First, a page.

Sarah Anderson, Natural Resource Manager Natalie Archambault, Project Administrator Russ Bodie, Project Manager Rich Henderson, Business Manager Susana Morais, Director of Operations– Portugal Charles Peacock, PhD, Senior Scientist Miles (Bud) Smart, PhD, Director of Environmental Planning

On the Road…for Stewardship: Charlottesville, Virginia—Travel to

Larry Woolbright, PhD, Director of

Bundoran Farm, where sustainable agriculture takes center stage in this Audubon Gold Signature project.

Wildlife Conservation Services SUSTAINABLE COMMUNITIES PROGRAM

10 Membership News: Welcome to our newest members and congratulations

to our recently certified sanctuaries.

Peter Bronski, Manager


A U D U B O N

I N T E R N A T I O N A L

N E W S

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Staff Changes Fletcher to Serve as Executive Director Audubon International’s Board of Directors recently appointed Kevin A. Fletcher, PhD to serve in the new position of executive director for the organization. In this position, Fletcher is responsible for day-to-day management and will work closely with the Board, and Board President Ronald Dodson, to achieve the vision and mission of the organization. Fletcher has worked for Audubon International for over five years as Director of Programs & Administration. Previously he worked as a college instructor and management consultant in the field of environmental management, business strategy, and sustainability.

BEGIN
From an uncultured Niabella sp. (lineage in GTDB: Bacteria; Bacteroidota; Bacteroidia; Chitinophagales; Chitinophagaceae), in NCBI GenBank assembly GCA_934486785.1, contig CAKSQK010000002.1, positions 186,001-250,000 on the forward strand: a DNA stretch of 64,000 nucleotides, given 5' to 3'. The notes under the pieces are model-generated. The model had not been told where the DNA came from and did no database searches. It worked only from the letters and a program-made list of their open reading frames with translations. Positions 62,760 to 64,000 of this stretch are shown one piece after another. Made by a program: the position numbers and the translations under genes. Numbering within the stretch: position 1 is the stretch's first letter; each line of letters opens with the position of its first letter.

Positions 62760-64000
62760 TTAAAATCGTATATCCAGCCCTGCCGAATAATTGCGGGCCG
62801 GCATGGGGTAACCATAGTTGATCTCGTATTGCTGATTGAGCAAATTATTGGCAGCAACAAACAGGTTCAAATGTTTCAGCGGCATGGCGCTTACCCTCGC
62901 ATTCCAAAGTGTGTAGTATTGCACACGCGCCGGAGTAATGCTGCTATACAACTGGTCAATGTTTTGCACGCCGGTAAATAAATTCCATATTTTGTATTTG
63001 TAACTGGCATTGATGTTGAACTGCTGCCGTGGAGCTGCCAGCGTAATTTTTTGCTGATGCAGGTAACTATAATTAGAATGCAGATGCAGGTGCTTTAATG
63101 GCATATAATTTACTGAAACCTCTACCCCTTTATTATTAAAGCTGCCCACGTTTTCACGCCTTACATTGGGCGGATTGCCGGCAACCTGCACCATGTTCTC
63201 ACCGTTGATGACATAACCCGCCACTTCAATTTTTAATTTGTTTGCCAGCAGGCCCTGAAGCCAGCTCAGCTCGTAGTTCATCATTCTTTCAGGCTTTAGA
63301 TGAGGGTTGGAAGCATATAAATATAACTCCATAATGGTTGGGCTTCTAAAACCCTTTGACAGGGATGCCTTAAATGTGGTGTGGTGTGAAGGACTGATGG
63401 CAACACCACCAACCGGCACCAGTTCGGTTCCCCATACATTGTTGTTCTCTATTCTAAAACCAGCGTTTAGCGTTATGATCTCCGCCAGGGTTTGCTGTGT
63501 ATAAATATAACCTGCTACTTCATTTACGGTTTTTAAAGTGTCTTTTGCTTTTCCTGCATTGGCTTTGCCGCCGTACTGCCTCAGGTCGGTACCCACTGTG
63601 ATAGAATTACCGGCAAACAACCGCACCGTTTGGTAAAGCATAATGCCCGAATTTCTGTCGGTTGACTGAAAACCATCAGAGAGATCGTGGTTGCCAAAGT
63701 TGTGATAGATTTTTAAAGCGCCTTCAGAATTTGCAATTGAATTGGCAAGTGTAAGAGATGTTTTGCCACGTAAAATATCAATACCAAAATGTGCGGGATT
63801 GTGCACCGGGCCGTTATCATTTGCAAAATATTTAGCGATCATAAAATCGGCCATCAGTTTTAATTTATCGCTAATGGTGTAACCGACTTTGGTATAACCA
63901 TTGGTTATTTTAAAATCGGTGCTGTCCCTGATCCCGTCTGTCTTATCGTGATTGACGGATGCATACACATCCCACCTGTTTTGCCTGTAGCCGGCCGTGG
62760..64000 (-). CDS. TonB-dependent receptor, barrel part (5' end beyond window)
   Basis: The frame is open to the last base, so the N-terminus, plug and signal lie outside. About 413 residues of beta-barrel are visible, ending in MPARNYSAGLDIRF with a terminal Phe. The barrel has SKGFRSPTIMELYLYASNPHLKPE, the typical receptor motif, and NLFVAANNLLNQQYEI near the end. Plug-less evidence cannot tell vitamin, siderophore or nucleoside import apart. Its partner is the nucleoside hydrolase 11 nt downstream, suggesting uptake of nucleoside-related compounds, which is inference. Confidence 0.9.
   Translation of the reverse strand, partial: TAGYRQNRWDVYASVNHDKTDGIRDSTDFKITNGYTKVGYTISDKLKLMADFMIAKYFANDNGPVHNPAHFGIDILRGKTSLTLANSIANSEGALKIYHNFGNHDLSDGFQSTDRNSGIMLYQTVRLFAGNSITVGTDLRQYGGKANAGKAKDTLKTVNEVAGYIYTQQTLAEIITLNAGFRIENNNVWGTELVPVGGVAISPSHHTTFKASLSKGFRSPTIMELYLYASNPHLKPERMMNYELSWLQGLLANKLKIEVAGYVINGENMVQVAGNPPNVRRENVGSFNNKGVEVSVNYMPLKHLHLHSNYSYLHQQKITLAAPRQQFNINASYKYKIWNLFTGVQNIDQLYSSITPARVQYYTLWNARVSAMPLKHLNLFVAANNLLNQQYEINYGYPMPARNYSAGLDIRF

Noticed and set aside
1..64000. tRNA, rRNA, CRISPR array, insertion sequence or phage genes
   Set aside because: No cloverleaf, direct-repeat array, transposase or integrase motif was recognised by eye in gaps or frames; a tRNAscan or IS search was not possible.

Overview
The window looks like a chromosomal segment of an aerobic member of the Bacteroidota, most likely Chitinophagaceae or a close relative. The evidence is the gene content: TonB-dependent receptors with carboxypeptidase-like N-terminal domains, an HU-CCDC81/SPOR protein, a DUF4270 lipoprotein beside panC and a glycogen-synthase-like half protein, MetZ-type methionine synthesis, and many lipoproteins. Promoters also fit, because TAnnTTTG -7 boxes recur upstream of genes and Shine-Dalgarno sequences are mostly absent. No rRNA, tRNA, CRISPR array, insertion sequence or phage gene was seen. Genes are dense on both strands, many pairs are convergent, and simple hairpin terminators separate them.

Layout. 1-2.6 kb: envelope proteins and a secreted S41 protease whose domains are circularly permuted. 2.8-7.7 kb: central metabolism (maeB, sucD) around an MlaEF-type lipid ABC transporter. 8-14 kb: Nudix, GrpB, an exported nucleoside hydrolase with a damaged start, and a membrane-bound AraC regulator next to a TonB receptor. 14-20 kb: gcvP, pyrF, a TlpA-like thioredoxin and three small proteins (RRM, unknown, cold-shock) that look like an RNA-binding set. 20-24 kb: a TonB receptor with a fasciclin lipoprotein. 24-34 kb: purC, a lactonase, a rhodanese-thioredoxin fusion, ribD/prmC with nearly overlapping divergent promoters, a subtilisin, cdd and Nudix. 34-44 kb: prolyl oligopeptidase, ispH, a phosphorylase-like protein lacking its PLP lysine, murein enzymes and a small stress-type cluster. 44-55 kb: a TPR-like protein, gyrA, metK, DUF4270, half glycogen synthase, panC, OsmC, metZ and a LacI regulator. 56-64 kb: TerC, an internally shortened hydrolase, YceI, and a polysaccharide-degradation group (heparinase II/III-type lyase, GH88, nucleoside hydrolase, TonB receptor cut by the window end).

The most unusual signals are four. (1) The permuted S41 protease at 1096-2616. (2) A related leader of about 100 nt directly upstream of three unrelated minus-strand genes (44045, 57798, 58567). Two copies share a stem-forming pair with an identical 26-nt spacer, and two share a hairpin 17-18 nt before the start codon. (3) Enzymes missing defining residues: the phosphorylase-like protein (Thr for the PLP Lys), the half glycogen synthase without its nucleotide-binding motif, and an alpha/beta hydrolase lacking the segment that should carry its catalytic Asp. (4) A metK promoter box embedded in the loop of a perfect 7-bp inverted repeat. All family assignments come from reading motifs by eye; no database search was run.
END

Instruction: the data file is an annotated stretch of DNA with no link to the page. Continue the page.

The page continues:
Farewell to Alicia Oller and Jeremy Taylor We wish staff members Alicia Oller and Jeremy Taylor the best of luck in their future endeavors as they move on from Audubon International. For nearly eight years, Alicia Oller has been a valuable part of the Environmental Planning Department, serving as Director of Technical Services and ecologist. Alicia has been a key player in helping development projects around the world achieve certification in the Audubon Signature Programs. She ensured consistent delivery of technical information and onsite training. Her ability to connect with members, educators, public representatives, and development professionals will be missed greatly. Staff Ecologist Jeremy Taylor served members of the Audubon Cooperative Sanctuary Programs and Audubon Partners for the Environment for the past two years. Jeremy’s dedication to the environment and passion for birds were assets to our programs.